See how beautiful they are. If Nirmala, Gorima, Krishala, and Anura had not been rescued by VSN, they very likely would have spent their lives in sexual slavery. Krishala and Nirmala, in fact were found enslaved as servants. When Krishala first arrived at the orphanage, about three weeks ago, she went around cleaning everything because she had been made to do so. I will get more details very soon. Sugandha does not know their story as well as Gehlu, who brought them to Pepsi-Cola. VSN has been good to Bipin and his mother, too, as well. She has no husband—another story to find out and tell—and had been living in a hovel before VSN rented a flat in a beautiful house. Bipin, who is constantly doing headstands and somersaults, thinks he’s living in a palace. He and his mother sleep in the same room with the other children. They have two other rooms—the children’s play and lesson-room, and a kitchen. They also have flowers in pots in the front courtyard, and Bipin always thinks to bring me a flower when we play ring-around-the rosy.
Today I showed them videos of my dogs and cat on my computer. I have been missing my dogs very much, and wondering how I will get through the three months after Brendan leaves without anyone to hug or hold. Freya and Baldr are very affectionate, like most well loved dogs, and much cleaner and healthier than the dogs around here, who survive on rotting, maggot-infested food and scraps, and who have all sorts of diseases and infestations. When I’m lonely or sad I can pull them up onto my lap or fall asleep with them at my side. But here I have no such friends. Even if I could find a young puppy, clean it up and bring it into the house, which I can’t, I would still have to release it back into the streets when I return home, and that would be cruel. So I have been feeling sorry for myself in anticipation of future loneliness. There is no way I’m going to have any kind of romance with a Nepali man. First of all, they are very short. Second of all, most of them have very strange ideas about women. We could never get on. Thirdly and most importantly, I’m not even close to being ready for a new relationship, and look forward to the time alone. I will be living more or less like a nun, as I have been, rising early, working hard for the benefit of others, living on simple food and water, and going to bed early and sober. It will be lonely at times, of course, but I will not lack for love.
The orphan children hang on me, crawl into my lap, and all try to hold my hand at the same time. Nirmala, the youngest, gets the most attention from the other kids, but she also loves it when I pick her up. In fact all of them want me to pick them up and hold them. All of them except for Gorima, the dreamiest, shyest one, who nevertheless wants to touch me in some way. How to express how happy this makes me, how it satisfies the mother in me who was starved of mothering for so many years? But this story will have to wait until the next post.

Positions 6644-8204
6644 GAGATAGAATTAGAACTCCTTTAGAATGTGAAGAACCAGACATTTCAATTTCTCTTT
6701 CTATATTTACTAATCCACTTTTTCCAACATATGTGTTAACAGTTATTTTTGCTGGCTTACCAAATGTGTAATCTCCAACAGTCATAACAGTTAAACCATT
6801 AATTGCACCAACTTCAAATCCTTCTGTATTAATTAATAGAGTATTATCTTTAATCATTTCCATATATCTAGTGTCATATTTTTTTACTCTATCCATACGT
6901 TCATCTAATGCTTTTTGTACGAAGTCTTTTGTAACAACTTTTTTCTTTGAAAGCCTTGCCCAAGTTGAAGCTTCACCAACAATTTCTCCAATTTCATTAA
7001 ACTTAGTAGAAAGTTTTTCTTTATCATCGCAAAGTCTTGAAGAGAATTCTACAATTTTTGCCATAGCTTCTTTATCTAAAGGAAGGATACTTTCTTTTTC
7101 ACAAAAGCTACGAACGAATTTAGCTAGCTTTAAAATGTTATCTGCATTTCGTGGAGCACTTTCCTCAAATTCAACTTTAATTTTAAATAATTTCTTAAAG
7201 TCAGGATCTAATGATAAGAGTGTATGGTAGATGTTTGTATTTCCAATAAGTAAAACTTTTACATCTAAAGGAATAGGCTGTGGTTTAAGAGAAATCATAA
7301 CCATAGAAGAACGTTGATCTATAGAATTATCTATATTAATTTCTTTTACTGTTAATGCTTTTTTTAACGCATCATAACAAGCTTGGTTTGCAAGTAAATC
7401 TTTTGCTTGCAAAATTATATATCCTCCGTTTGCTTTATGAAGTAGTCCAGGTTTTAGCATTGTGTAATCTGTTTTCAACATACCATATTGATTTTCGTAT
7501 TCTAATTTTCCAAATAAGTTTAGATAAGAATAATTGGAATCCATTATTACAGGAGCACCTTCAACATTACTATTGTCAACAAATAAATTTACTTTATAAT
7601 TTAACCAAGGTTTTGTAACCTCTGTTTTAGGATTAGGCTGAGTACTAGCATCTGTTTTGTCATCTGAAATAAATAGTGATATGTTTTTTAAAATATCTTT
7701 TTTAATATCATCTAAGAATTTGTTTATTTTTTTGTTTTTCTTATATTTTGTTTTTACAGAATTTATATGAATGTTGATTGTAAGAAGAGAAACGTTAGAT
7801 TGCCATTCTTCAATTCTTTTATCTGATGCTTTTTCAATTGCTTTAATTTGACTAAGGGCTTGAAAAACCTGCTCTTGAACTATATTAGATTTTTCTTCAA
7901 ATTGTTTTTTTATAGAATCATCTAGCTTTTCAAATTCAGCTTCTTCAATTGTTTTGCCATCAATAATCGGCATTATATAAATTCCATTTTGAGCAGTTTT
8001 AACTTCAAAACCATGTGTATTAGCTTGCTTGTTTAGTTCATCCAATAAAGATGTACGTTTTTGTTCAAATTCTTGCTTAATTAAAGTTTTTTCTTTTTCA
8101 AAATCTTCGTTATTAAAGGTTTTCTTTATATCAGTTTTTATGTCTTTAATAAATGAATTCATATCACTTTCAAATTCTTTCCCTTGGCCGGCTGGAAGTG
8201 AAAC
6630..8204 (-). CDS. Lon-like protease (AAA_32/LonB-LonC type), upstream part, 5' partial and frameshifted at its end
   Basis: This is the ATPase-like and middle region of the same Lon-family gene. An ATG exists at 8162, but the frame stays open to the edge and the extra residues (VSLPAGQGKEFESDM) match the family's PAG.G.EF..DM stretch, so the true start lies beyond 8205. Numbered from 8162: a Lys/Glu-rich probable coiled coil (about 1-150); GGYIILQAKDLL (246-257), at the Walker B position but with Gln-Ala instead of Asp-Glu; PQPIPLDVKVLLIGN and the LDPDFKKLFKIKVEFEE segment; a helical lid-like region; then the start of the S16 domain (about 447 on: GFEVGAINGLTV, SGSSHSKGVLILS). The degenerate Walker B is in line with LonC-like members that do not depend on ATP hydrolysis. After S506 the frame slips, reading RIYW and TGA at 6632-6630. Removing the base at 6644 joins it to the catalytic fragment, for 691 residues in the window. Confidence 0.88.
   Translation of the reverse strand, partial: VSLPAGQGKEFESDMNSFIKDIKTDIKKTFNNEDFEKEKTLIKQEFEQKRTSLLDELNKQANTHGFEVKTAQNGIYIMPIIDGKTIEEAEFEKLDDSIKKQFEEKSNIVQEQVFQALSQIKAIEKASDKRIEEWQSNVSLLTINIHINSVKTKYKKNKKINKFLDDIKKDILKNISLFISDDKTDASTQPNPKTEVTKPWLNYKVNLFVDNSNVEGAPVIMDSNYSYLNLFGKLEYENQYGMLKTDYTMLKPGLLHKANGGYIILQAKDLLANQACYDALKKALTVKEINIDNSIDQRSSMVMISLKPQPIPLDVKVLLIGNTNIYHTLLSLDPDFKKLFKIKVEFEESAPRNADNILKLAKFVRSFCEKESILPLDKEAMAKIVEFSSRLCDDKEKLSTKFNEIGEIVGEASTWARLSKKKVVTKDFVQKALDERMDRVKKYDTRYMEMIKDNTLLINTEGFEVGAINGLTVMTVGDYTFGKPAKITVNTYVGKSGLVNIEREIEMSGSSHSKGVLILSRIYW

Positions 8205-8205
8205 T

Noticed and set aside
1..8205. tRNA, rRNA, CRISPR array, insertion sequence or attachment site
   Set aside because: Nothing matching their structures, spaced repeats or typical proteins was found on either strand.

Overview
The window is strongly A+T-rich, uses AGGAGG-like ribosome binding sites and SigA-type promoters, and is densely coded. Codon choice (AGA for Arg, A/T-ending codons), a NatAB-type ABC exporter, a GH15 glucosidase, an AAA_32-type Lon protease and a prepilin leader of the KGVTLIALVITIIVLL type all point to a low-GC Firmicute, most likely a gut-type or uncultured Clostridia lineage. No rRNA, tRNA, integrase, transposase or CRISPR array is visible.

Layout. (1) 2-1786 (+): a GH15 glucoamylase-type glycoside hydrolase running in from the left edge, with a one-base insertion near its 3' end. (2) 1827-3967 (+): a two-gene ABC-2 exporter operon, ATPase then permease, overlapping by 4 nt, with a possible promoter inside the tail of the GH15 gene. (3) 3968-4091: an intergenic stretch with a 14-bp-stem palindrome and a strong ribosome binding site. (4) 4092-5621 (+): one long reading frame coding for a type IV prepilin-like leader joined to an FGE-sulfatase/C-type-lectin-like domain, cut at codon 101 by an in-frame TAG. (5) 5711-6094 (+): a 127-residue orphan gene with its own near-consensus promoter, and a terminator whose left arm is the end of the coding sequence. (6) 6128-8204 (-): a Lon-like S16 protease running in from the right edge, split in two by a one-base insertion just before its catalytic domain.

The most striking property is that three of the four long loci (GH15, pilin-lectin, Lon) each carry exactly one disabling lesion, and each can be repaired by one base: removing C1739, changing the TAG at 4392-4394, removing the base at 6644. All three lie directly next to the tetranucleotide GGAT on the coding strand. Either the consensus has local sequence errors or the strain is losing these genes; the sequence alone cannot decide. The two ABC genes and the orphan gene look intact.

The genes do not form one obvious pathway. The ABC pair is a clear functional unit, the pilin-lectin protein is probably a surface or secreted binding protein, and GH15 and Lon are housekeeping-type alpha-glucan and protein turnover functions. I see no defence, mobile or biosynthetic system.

June 13, 2011
Just back from the orphanage. There are currently four orphans there, Anura, who is 10, Gorima, 8, Khrisala, also 8, and Nirmala, 5. Two more are coming. We played a lot of games because they wiggle and squirm a lot and it is hard for 5 and 8-year olds to focus their attention on one thing for more than a few minutes. Unbelievably, children as young as five years are forced to sit very still for long periods of time in school. Nepali educational philosophy, as far as I can tell from the other volunteers working here and my teacher, Bishal, holds that children should be rigidly disciplined and made to memorize great reams of material. They are very good at listening and rote learning but not at creating or innovating.
I taught them Ring-around-the Rosy today, and we all laughed a lot when we hit the floor on “down.” This is how I am teaching them “down” and “up” and “around.” When they begin to get too excited, I have them breathe “in” and “out.” Poor little Nirmala was completely unfocused by the end, and I really can’t imagine how the children sit at attention for hours on end in the schools. They all waved goodbye to me very affectionately, and I was glad that I could tell them that I would be here for a long time. Working with loving and beautiful children, children who would otherwise almost certainly end up trafficked and enslaved as prostitutes, fills me with light and happiness.